An insightful human being once said, “Religion is the opiate of the masses.”
Some may find this statement to be a gross generalisation and therefore easily ignored.
Others may find this statement to be insulting, sacrilegious or downright inflammatory.
The truth of the matter is that this statement need not initiate either response.
Let us analyse this statement as a combination of words put together to propose a complete idea.
First, let us look at the use of the word “opiate”.
Opiate is defined as:
1. a drug containing opium or its derivatives, used in medicine for inducing sleep and relieving pain.
2.? any sedative, soporific, or narcotic.
3.? anything that causes dullness or inaction or that soothes the feelings.
4.? mixed or prepared with opium.
5.? inducing sleep; soporific; narcotic.
6.? causing dullness or inaction.
–verb (used with object)
7.? to subject to an opiate; stupefy.
8.? to dull or deaden.
Taken at its coarsest level, the statement can be read as “Religion is the ‘sedative’ or ‘pain relief’ of the masses”.
Now, is this that far from the truth?
What is religion cited by the ‘faithful’ as providing?
Solice. Strength in time of need. An end to suffering.
Are these not also the outcomes of taking a sedative, or pain killer, such as an opiate?
So, in its most rudimentary logical form, this statement is proven true by the very religions that balk at its straightforward coarseness.
Taking this analysis a step further, let us assume a different meaning for opiate, to ‘stupefy’ or ‘dull or deaden’.
This would change the statement to read “Religion is the ‘stupefication’, ‘dulling’ or ‘deadening’ of the masses”.
Would this statement not satisfy the most hard line agnostic in their belief that religion is a source of control by the few over the many?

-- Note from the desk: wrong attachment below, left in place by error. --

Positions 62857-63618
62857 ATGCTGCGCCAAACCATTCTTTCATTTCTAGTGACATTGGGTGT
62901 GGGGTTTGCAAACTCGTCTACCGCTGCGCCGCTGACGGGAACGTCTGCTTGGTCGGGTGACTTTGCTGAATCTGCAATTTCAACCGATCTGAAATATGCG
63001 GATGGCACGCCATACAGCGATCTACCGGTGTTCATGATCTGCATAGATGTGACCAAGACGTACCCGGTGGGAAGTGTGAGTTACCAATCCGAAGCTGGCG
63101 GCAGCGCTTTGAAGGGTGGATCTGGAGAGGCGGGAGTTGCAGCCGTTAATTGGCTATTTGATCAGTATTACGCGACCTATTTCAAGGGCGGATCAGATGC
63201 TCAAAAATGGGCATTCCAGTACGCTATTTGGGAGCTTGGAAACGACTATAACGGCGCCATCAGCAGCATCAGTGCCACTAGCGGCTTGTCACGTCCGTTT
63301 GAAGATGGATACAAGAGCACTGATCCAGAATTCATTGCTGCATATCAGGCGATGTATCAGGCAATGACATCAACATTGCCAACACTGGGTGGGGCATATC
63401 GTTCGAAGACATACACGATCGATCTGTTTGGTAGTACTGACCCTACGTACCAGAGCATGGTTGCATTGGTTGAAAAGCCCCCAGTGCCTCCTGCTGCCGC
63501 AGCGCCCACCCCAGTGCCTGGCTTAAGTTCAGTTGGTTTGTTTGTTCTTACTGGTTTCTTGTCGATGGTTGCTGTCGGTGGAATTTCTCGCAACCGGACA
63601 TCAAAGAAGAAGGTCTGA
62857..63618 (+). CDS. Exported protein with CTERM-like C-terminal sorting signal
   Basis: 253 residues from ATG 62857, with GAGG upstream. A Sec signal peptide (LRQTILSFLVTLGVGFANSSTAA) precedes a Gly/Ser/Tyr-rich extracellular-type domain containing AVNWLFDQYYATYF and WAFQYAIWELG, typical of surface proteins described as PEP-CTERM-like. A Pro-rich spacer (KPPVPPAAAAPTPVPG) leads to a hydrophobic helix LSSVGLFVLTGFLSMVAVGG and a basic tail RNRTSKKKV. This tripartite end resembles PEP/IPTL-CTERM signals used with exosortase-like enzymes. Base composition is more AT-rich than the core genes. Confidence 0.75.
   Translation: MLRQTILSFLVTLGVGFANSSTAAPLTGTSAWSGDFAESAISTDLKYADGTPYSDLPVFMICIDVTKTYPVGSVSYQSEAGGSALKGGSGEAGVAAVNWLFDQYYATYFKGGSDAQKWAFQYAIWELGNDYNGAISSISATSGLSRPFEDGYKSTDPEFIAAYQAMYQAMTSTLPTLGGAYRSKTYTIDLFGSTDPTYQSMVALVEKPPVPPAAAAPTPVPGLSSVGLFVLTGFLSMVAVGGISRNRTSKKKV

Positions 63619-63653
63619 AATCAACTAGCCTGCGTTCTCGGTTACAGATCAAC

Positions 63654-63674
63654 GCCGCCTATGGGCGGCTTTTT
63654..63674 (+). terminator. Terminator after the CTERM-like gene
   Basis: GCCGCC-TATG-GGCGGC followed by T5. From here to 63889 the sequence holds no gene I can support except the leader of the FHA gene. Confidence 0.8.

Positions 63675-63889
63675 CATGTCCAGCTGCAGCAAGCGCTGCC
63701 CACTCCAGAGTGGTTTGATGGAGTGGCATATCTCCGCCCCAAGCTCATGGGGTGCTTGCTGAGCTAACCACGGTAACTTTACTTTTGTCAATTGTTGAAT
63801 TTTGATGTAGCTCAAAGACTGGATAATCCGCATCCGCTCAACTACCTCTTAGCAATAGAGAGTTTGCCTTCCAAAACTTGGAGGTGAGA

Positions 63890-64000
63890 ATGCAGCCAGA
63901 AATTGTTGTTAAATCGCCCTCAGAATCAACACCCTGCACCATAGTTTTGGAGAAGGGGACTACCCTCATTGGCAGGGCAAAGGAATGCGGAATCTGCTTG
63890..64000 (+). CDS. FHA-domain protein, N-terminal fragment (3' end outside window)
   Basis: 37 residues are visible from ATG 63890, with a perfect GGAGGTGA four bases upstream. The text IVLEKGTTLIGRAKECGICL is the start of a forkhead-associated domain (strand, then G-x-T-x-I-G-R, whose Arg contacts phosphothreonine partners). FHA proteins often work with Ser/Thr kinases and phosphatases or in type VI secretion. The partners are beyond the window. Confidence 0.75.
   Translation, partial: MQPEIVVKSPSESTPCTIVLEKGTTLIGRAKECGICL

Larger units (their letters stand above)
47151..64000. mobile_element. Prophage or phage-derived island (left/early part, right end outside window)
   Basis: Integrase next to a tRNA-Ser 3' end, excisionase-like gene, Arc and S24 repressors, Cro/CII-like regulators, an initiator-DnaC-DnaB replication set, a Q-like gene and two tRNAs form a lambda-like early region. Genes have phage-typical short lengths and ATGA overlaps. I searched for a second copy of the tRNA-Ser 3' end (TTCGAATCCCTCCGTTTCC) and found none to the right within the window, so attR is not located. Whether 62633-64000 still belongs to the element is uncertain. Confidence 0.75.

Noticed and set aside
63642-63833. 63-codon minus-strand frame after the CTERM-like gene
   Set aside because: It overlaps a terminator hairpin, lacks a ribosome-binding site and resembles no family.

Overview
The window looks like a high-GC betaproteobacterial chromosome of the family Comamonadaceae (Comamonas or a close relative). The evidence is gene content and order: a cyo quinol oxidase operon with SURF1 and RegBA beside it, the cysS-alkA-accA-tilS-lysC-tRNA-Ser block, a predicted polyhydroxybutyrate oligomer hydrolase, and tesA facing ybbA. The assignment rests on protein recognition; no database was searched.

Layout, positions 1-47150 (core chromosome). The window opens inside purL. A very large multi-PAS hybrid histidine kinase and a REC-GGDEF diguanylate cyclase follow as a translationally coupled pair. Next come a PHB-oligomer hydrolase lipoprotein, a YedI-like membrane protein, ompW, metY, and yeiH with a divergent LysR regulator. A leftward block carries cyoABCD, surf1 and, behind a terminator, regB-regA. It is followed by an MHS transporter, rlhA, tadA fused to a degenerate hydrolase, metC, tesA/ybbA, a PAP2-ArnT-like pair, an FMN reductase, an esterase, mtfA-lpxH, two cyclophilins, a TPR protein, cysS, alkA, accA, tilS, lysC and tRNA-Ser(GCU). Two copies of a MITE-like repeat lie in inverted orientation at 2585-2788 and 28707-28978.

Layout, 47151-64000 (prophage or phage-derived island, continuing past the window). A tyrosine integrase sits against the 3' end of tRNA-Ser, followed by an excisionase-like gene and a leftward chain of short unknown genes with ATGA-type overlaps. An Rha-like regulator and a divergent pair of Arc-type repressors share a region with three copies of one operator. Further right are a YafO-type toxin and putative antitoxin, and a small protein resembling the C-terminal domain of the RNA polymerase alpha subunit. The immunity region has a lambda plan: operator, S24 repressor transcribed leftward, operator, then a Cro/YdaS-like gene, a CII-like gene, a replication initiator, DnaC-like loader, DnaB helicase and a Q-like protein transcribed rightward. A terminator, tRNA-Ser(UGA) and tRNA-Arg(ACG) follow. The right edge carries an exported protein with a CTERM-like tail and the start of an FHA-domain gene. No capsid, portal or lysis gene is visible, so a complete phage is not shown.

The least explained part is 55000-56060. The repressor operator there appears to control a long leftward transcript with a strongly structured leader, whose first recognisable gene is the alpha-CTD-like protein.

So, instead of inciting anger from both quarters, should this statement that “Religion is the opiate of the masses” be celebrated as the most splendid modern statement to be made about religion.
This statement is elegantly neutral, allowing both extremes to feed unilaterally from the same trough.
So why do members of both courts find it so hard to accept this statement as ‘real enough’?
Why should it cause friction on both sides of the fence, even as the intellectual who stated it first is trying to placate the friction while laying bear the ludicrousness of the situation?
Because both parties, the hard line ‘fundamentalists’ in both camps, want to hold the ‘hard line’. Neither side wishes for a softening. They want the friction. It is how they survive.
When the BNP say they will march in an Asian neighbourhood, but do not show up to do battle with the locals who have justifiably come out in force to defend their homes and families from the white supremacists, do the locals head home happy with their bloodless victory? No, they fight the police who have come to keep the peace.
Not because any one race, creed or religion is more or less violent or more or less wrong than another.
This happens because we are all humans, rubbing each other the wrong way all day long, in every situation.
How is the one-sided riot any different from the commuters shoving and pushing, swearing and spitting, to get onto an already crowded train?
I will tell you – it is not.
We are all in this together.
And the truth that statements such as “Religion is the opiate of the masses” point out is that even when you please everyone and give them what they want, it is not enough.
We are all at fault. If we are not the hard liners, we do not attempt to soften their edges, to help them see this is one boat, one ship and that we are all one race – the human race.
We can sink or swim altogether.
It is up to us. That is one lesson it seems that no fundamentalist has learnt yet, neither from the religious nor from the rationalist perspective.
We are all the blind leading the blind.
When will we open our eyes and see?Tweet